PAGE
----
Gibson jumps in

Nashville’s Gibson Guitar is counting on a resurgence of consumer interest in listening to music at home.

Recently, the longtime guitar maker announced it had created the Gibson Pro Audio division, which includes a partnership with Japanese consumer electronics manufacturer Onkyo to make and market stereo systems, speakers and home theater systems to consumers who, Gibson CEO Henry Juszkiewicz believes, want better-sounding music.

“With Onkyo, our goal is to bring the same exceptional experience artists demand in the studio to a larger consumer base,” the Gibson boss said.

Gibson’s Onkyo partnership includes high-end home system equipment that runs to the thousands of dollars, as well as receivers that run only a few hundred dollars.

That may be a big leap for many consumers, but others seem to be inching in that direction after years of eschewing bulky home systems.

In 2011, sales of such audio systems reached $4.4 billion, according to the Consumer Electronics Association. This year they’re projected to reach $4.53 billion. That’s still down from the $5 billion in sales in 2007.

“I don’t think we’ll ever go back to full-content audio and CD players in the home,” said Sean Murphy, senior analyst with the Consumer Electronics Association.

“But we’re seeing home receivers equipped with digital playing abilities running through a receiver that are 100 times better in terms of sound quality than listening to an iPod on a speaker dock.”

There are a few other factors giving some Nashville music makers optimism that consumers are ready to return to better-quality sound products. Gamers are demanding better audio to go along with increasingly sophisticated video systems, said McMakin, who last week recorded a full score by an orchestra for an upcoming Sony PlayStation game.

Bandwidth probably will expand, allowing for bigger digital music files that store more sound frequency.” My instinct is there’s going to be an ‘aha moment,’” McMakin said. “There’s going to be a generational shift where there will be more reasonable access to alternative formats than we have now, and people will hear the difference.”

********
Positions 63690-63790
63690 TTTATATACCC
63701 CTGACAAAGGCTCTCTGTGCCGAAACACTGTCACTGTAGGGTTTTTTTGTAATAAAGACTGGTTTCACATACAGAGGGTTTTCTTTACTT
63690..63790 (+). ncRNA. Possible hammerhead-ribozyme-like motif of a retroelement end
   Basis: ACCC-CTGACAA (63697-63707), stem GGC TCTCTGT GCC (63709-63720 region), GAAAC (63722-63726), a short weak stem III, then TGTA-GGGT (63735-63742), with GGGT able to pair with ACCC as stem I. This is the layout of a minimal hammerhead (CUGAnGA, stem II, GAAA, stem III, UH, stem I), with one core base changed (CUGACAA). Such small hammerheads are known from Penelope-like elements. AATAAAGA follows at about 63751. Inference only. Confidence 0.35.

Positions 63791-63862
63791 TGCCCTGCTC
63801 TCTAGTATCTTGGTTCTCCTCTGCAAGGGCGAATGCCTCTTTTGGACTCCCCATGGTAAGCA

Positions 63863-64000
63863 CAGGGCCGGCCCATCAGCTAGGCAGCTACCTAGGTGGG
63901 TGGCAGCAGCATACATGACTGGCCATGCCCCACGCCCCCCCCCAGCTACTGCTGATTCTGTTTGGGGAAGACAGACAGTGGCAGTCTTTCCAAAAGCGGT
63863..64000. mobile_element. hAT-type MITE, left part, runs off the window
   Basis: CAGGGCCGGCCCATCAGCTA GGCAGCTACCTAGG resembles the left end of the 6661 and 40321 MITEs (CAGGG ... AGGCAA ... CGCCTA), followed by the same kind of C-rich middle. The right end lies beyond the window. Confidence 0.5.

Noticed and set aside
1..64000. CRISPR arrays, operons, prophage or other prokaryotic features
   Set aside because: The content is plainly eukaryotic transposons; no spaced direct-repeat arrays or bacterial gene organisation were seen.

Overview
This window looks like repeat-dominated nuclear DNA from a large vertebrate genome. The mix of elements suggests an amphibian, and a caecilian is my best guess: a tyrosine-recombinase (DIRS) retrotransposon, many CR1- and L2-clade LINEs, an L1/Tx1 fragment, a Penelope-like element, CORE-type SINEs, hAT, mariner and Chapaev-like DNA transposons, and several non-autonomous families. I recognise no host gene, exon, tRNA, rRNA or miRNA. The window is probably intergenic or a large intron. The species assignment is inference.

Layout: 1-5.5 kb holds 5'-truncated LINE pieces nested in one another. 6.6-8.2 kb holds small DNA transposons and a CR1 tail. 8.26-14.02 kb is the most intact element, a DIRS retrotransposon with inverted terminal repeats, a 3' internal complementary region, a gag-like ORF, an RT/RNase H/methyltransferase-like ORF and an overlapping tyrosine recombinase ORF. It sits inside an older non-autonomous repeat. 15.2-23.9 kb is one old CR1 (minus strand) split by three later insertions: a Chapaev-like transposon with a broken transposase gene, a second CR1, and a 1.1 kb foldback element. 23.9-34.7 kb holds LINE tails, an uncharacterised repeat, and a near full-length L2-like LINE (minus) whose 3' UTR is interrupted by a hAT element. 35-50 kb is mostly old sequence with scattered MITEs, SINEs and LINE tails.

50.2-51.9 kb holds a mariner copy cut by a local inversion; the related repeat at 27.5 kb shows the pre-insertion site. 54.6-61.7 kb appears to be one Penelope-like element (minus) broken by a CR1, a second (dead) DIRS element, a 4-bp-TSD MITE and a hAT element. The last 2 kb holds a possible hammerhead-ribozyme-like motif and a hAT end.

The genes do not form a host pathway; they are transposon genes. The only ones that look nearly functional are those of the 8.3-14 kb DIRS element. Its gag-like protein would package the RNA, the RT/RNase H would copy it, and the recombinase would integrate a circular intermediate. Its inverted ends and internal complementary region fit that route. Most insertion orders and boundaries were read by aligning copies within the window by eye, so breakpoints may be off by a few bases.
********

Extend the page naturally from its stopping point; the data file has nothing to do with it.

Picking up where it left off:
Wednesday, September 14th, 2011

In theory it might sound a little confusing, but in reality, SIMON TILLBROOK finds that there’s simply nothing to compare to CLASP.

Pro Sound News Europe - CLASP

“It is not very often that you get to have a look at something technically unique in this business, but I have had the opportunity to do just that recently with a visit to KMR Audio and a demonstration of a unit, designed by one Chris Estes of Endless Analog, called CLASP. ”   –   Simon Tillbrook, Audio Media Magazine


CLASP stands for Closed Loop Analog Signal Processor and, in simple terms, integrates real analogue tape recording into your DAW signal and workflow.

The concept can be quite confusing when looking through the literature and diagrams associated with CLASP, but the system is, in practice, much simpler when demoed, with some very clever stuff going on in the background.

CLASP currently allows your Pro Tools or Nuendo/Cubase DAW (other DAW support is being talked about but not available as yet) to integrate a number of analogue multi-track options from Studer, Otari, Ampex, 3M, MCI, Tascam, Scully, and Sony.

CLASP is packaged in a 2U box with a front panel consisting of a large display (usually set to display tape time remaining) and five large buttons.

These buttons are labelled IPS, MON, SYNC, and RTZ. IPS (inches per second) enables you to select the tape speed for the counter (you need to manually change the speed on your multi-track). POST allows additional post roll after recording. MON is selected for latency-free input monitoring; SYNC is used during the initial setup of CLASP with your DAW (more later) and, finally, RTZ (return to zero). The rear panel of CLASP is a sea of Tascam protocol

25-pin DSUB connections for use with any multi-track machine. The first three accept input from your console buss outputs or feeds from pre-amplifiers (for example), then the next three deliver the signal to your analogue multi-